90.9 WBUR - Boston's NPR news station
Top Stories:
PLEDGE NOW
Patenting Human Genes
Patient samples are loaded into a machine for testing at Myriad Genetics in Salt Lake City. (AP)

Patient samples are loaded into a machine for testing at Myriad Genetics in Salt Lake City. (AP)

Post your comments below

The human genetic code is a kind of miracle. It’s also a recipe for life.

It’s also widely seen as a giant business opportunity. Corporations, drug companies, are rapidly staking claims.

Twenty percent of the human genome has already been patented — sewn up for research and profit in the emerging field of genetic medicine. And it’s fiercely defended.

Gene patenting is controversial, but it’s the law of the land. A lawsuit headed to court right now would change that.

This hour, On Point: Playing God, pushing research, and patenting the human genome.

Guests:

Joining us from Salt Lake City is Tom Harvey, business reporter at The Salt Lake Tribune, where he’s covering the Myriad Genetics case.

Joining us from New York is Chris Hansen, Senior National Staff Counsel at the American Civil Liberties Union. He is lead attorney in the gene patenting lawsuit that pits the ACLU against the Salt Lake City firm Myriad Genetics and the US Patent and Trademark Office. You can read the ACLU’s complaint here (pdf).

From Washington we’re joined by Hans Sauer, Associate General Counsel for Intellectual Property for the Biotechnology Industry Organization, known as BIO. Its membership includes more than 1,200 biotechnology companies and is aligned with Myriad Genetics in defense of gene patenting.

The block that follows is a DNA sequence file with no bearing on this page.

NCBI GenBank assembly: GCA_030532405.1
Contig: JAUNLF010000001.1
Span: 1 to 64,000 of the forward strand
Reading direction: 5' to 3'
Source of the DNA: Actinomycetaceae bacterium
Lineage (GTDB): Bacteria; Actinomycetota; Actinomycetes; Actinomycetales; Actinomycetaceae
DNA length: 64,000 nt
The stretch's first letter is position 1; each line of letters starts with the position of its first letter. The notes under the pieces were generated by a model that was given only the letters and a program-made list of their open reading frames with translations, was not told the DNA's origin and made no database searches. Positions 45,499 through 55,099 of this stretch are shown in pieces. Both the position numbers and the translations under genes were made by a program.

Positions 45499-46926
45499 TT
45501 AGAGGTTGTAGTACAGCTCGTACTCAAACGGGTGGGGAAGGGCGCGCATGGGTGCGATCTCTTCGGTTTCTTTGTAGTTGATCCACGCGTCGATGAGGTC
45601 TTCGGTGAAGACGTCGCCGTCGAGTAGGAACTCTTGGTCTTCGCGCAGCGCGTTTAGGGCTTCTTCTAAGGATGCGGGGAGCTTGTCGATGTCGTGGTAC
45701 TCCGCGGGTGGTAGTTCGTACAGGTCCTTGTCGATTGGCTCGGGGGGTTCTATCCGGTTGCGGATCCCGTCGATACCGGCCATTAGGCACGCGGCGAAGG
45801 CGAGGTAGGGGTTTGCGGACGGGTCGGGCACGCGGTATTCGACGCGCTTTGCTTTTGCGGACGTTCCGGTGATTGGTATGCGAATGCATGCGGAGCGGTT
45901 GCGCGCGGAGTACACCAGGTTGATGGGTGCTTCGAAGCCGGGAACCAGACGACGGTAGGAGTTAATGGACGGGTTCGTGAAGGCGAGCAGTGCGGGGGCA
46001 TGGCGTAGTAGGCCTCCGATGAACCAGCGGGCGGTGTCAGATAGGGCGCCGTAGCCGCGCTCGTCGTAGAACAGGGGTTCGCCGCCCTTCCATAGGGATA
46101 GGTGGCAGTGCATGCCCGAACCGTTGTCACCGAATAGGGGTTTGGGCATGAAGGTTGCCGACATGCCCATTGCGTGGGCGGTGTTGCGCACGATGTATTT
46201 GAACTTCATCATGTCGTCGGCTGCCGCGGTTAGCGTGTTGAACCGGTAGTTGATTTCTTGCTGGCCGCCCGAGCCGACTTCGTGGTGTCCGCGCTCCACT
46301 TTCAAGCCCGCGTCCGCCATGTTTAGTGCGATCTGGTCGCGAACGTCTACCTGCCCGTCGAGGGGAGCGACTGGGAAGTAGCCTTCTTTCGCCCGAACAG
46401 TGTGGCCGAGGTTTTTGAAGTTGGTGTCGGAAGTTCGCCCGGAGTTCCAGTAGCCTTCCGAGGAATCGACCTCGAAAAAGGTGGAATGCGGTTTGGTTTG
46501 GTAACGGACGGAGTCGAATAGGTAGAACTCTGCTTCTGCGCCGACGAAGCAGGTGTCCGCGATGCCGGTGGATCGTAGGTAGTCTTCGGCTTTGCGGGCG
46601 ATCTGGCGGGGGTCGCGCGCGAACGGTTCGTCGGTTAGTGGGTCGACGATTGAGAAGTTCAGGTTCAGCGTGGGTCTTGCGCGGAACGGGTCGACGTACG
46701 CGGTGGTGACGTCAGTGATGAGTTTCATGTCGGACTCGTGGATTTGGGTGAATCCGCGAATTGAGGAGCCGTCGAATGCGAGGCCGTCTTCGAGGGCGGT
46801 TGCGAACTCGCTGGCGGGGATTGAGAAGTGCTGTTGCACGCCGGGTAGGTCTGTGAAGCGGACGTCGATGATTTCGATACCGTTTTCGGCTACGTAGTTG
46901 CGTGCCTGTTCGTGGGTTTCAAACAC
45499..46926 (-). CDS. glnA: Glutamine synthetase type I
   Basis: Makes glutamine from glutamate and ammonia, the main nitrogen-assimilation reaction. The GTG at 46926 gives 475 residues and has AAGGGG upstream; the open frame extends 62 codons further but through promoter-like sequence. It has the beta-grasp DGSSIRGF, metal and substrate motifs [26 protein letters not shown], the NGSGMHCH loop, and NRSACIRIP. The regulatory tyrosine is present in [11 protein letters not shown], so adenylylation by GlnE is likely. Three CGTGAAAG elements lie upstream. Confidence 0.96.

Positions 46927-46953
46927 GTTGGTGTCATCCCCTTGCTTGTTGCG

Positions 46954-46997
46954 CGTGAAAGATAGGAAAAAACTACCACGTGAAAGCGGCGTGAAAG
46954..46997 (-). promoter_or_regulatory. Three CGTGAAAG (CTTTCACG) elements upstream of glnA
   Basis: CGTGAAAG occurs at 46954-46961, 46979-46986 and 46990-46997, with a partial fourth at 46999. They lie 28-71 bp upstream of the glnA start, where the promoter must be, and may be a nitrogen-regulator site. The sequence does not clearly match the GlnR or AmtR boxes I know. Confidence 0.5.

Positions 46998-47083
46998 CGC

And from New York we’re joined by Wendy Chung, M.D., Ph.D., director of clinical genetics at Columbia University and a plaintiff in the ACLU v. Myriad Genetics case.

Please follow our community rules when engaging in comment discussion on this site.
ONPOINT
TODAY
Jan 26, 2015
Yemeni protesters gather during a demonstration to show their support to Houthi Shiite rebels in Sanaa, Yemen, Friday, Jan. 23, 2015.  (AP)

Yemen in turmoil, a new king in Saudi Arabia. We’ll look at what’s next for the Arabian Peninsula. Plus: the President’s trip to the Indian subcontinent.

Jan 26, 2015
Frederick Daniel Hardy's "Baby's Birthday" (1867) shows a typical Victorian English family at home.  (Wikimedia / Creative Commons)

Brush your teeth with soot, stay away from water, wear a steel corset. We’ll talk with the author of “How to be a Victorian.” Strange ways from another age.

RECENT
SHOWS
Jan 23, 2015
People enter the Arapahoe County Justice Center in Centennial, Colo., Tuesday, Jan. 20, 2015. The jury selection process in the trial of Aurora theater shooting suspect James Holmes began Tuesday, and is expected to take several weeks to a few months. Holmes is charged with killing 12 people and wounding more than 50 in an Aurora movie theater in 2012 (AP)

The Marathon bombing, the Aurora movie theater shootings, and the challenges of picking an impartial jury.

 
Jan 23, 2015
A Cuban flag and an American flag stand in the press room during the second day of talks between U.S. and Cuban officials, in Havana, Cuba, Thursday, Jan. 22, 2015. (AP)

President Obama comes out swinging in his State of the Union. High level talks in Cuba. Japanese hostages. “American Sniper” controversy. Our weekly news roundtable goes behind the headlines.

On Point Blog
On Point Blog
Our Week In The Web: January 23, 2015
Friday, Jan 23, 2015

New thoughts on Facebook, new analysis of State of the Union twitter activity and new weekend excitement. New! And exciting!

More »
Comment
 
Meet On Point’s Interns: Spring 2015
Friday, Jan 23, 2015

Good news! We have interns, and they are wonderful, and here they are for the spring term. Meet them digitally, right here.

More »
2 Comments
 
Caller To Author Ron Rash: ‘You Cared About People Like Me’
Thursday, Jan 22, 2015

An unexpected caller from South Carolina brings back guest Ron Rash’s years as a community college professor in a movingly real way.

More »
1 Comment